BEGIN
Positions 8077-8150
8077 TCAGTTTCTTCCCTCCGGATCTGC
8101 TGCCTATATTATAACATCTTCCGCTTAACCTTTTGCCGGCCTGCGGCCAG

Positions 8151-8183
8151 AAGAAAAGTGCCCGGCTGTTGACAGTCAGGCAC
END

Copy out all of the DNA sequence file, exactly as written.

Positions 8077-8150
8077 TCAGTTTCTTCCCTCCGGATCTGC
8101 TGCCTATATTATAACATCTTCCGCTTAACCTTTTGCCGGCCTGCGGCCAG

Positions 8151-8183
8151 AAGAAAAGTGCCCGGCTGTTGACAGTCAGGCAC